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1 May 2010 Swimming Performance of Larval Pacific Lamprey (Lampetra tridentata)
Zachary A. Sutphin, Charles D. Hueth
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Abstract

Laboratory experiments were conducted to measure the prolonged-sustained and burst swimming speeds of wild larval (ammocoete) Pacific lamprey (Lampetra tridentate). Prolonged-sustained speeds were measured using an annular variable speed swimming chamber and burst speeds were determined using a swimming raceway and digital video analysis. During prolonged-sustained swimming experiments, the mean length of time lamprey (72 – 143 mm TL) were able to swim in the chamber ranged from 43.0 min when exposed to a velocity of 10 cm/s, to 0.4 min when exposed to 50 cm/s. The burst swimming speeds of lamprey tended to increase as length increased from 107 to 150 mm TL, and ranged from 33.3 to 75.0 cm/s. Our estimates of the overall swimming performance of this life-stage are the first reported for this species, and can provide important information when developing approach velocities and infrastructure to improve lamprey passage while minimizing entrainment loss.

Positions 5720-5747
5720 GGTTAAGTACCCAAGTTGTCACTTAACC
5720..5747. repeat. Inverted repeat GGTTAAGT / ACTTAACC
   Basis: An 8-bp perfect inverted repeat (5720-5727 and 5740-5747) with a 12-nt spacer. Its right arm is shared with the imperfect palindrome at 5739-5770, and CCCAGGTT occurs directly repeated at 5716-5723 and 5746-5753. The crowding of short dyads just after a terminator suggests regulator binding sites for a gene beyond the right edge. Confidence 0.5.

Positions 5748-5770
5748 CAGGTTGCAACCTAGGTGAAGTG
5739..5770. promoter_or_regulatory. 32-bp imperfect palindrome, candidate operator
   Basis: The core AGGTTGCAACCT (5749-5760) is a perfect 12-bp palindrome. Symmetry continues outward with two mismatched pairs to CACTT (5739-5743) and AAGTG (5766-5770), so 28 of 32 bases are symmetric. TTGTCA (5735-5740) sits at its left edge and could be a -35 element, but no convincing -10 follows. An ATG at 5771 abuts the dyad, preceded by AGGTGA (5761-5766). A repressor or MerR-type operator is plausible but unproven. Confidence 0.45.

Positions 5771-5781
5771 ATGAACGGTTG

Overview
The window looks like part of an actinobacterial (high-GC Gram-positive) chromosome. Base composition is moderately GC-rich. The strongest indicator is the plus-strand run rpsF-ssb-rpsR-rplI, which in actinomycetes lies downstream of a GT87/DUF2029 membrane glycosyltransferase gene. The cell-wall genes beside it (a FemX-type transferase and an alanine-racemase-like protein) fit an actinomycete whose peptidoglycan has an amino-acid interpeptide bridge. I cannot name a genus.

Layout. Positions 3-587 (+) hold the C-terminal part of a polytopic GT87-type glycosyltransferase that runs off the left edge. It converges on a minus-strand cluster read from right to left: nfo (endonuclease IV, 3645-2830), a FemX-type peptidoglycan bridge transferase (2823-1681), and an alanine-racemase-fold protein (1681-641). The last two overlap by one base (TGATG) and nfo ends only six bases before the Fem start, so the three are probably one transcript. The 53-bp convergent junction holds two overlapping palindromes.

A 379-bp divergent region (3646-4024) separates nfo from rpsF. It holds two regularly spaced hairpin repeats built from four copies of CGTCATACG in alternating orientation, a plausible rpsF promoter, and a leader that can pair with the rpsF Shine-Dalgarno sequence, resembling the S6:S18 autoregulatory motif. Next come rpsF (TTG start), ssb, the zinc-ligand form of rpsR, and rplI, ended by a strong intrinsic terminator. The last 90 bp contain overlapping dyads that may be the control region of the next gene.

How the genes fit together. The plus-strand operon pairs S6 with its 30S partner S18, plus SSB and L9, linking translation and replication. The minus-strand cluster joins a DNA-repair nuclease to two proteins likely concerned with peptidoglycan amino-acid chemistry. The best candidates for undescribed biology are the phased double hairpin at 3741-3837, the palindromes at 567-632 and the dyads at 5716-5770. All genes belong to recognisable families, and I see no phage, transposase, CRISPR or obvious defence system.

Zachary A. Sutphin and Charles D. Hueth "Swimming Performance of Larval Pacific Lamprey (Lampetra tridentata)," Northwest Science 84(1), 196-200, (1 May 2010). https://doi.org/10.3955/046.084.0209
Received: 30 October 2009; Published: 1 May 2010
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